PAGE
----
Resort proponents point out the ski hill is just two hours from Kamloops Airport, which now welcomes international flights, and a 45-minute drive from Sicamous and the tourism destination of Shuswap Lake. And it does get snow, averaging 12 to 18 metres a year.
Developers are banking on interest from both the United States and Europe to make the resort viable.
Revenue from real estate sales will determine how the hill will be developed. Phase 1 of the resort's real estate, which will include 60 condos, is expected to be released in the spring.
McKee is confident that if they build it, they will come. "If you can't fix it, you feature it," he said.
"We live in a fantastic part of the province, and getting here is going to be half the fun."
Tuesday's announcement comes more than two years after the B.C. government signed off on the resort's master plan. Approval followed extensive review by the public, local and provincial governments and mediation to solve tenure and land ownership issues.
Simpson is well aware of the hill's past troubles that have seen little development on Mount Mackenzie in the last two decades.
"I'd just say I understand their skepticism," he said. "But just watch out."
Kevin Krueger, B.C. parliamentary secretary for rural development, said Revelstoke Mountain Resort could do for Revelstoke what Sun Peaks has done for his riding of Kamloops-North Thompson. The resort will spend about $40 million on mountain upgrades in the next three years.
"It creates a tremendous economic boon, tons and tons of jobs, and lots of opportunity for people in both the construction and operation of the resort," he said.
But Krueger said the new resort will not take away from Alberta ski hills.
"I think B.C. and Alberta are mutually complementary. We are building each other up."
Residents are excited, but wary.
"I've been here for 30 years, and they've been talking about it for at least 25," said local businesswoman Dinah Collette.
"There's always somebody going to do something, and then there is nothing. But there is something concrete this time, something that is actually happening."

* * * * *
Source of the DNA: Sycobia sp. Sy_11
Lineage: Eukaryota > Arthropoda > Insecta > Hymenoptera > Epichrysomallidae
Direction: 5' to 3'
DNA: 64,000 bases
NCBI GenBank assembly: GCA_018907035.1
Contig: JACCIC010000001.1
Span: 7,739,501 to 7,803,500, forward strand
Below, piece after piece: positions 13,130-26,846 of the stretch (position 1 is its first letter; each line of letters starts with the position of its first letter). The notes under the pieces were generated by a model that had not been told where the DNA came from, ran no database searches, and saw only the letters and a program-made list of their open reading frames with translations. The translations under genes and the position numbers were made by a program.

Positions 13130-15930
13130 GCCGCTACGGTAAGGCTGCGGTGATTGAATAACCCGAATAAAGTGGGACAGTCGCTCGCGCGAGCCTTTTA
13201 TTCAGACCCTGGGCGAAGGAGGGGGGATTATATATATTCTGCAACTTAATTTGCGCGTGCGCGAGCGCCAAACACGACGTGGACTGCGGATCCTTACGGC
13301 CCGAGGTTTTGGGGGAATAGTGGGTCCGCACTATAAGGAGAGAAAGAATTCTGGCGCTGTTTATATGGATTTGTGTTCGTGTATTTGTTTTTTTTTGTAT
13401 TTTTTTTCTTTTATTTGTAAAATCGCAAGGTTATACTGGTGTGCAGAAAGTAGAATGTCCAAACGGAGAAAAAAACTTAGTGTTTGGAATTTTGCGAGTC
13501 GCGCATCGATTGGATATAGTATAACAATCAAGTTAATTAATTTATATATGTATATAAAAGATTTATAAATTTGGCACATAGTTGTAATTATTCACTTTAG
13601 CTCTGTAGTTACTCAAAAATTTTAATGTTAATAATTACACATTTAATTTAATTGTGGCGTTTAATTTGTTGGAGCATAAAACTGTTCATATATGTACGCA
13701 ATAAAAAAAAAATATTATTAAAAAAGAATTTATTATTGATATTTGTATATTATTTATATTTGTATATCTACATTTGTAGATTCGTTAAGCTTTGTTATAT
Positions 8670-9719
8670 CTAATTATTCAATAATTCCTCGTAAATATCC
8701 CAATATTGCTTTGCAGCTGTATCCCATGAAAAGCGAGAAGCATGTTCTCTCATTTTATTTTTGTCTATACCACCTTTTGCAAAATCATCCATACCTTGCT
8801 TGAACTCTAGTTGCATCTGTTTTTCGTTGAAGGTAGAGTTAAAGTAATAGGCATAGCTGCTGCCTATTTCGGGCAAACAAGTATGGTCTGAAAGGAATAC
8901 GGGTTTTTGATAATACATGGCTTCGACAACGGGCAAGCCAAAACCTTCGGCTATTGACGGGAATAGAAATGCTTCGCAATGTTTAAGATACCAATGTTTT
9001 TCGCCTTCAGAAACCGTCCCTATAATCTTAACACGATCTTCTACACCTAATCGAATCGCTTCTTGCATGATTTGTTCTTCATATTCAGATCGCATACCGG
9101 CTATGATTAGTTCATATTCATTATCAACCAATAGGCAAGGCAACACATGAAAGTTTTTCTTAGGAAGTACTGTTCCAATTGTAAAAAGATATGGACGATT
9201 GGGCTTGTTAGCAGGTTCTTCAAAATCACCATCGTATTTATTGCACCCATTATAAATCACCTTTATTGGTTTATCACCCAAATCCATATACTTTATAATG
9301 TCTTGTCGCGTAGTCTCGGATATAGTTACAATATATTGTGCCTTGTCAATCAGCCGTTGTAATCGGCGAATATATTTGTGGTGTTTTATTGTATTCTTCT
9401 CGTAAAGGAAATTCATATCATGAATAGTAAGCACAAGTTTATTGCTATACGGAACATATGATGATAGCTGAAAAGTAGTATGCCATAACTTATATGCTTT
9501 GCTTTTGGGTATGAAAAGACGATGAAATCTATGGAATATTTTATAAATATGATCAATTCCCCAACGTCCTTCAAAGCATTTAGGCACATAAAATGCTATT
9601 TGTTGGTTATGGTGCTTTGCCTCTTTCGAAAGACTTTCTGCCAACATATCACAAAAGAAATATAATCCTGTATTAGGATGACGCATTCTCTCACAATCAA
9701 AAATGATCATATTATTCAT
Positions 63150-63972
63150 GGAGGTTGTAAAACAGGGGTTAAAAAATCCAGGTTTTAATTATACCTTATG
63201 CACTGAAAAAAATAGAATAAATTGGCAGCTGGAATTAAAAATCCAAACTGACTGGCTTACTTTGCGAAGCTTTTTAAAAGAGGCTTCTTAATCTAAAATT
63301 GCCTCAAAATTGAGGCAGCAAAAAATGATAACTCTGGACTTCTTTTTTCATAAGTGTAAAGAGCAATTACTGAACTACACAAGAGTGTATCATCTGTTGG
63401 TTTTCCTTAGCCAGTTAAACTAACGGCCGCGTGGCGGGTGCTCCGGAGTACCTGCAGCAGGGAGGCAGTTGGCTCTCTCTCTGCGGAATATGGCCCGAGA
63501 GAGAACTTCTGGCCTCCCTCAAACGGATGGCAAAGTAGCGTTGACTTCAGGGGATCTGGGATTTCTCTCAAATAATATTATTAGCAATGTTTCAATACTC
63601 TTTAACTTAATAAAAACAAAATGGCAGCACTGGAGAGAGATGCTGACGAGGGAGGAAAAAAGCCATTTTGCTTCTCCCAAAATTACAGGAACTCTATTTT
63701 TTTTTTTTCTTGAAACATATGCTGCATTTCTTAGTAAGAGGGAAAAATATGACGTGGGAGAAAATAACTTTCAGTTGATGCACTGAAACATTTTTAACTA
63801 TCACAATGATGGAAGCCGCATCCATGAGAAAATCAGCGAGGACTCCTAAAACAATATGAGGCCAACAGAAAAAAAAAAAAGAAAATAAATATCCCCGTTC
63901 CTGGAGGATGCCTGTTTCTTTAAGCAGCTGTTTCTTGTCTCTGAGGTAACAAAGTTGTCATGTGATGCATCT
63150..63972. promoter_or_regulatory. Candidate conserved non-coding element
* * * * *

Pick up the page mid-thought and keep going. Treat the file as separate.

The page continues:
Collette said the town desperately needs a developed ski hill to boost business, which depends largely on snowmobilers and heli-skiers during the long winter.
"Hopefully it will increase sales. We are all just hanging on with our fingernails, because we have so much slow time," she said. "Sledders come here, they drink, they sled and they sleep. They don't do much shopping."
Locals also fear the resort will push up demand for real estate, driving up prices and increasing their cost of living. Average house prices in Revelstoke already hover around the $300,000 mark.
The local council is already developing an affordable housing strategy, as well as other options, including increasing density to deal with increased demand.
"It's one of the most important issues in our community in the coming years," said McKee.
REVELSTOKE MOUNTAIN RESORT
THE SKI HILL: Work has started on eight-person gondola and quad chairlift. Plans call for 115 runs and 21 lifts.
THE MOUNTAIN: Mount Mackenzie has fourth-highest vertical drop of any resort in the world, at 1,945 metres. Mountain receives as much as 18 metres of snow annually.
THE RESORT: Village will include more than 2,000 hotel suites, 1,500 condo units, 850 townhomes and 550 single family lots.
© The Calgary Herald 2007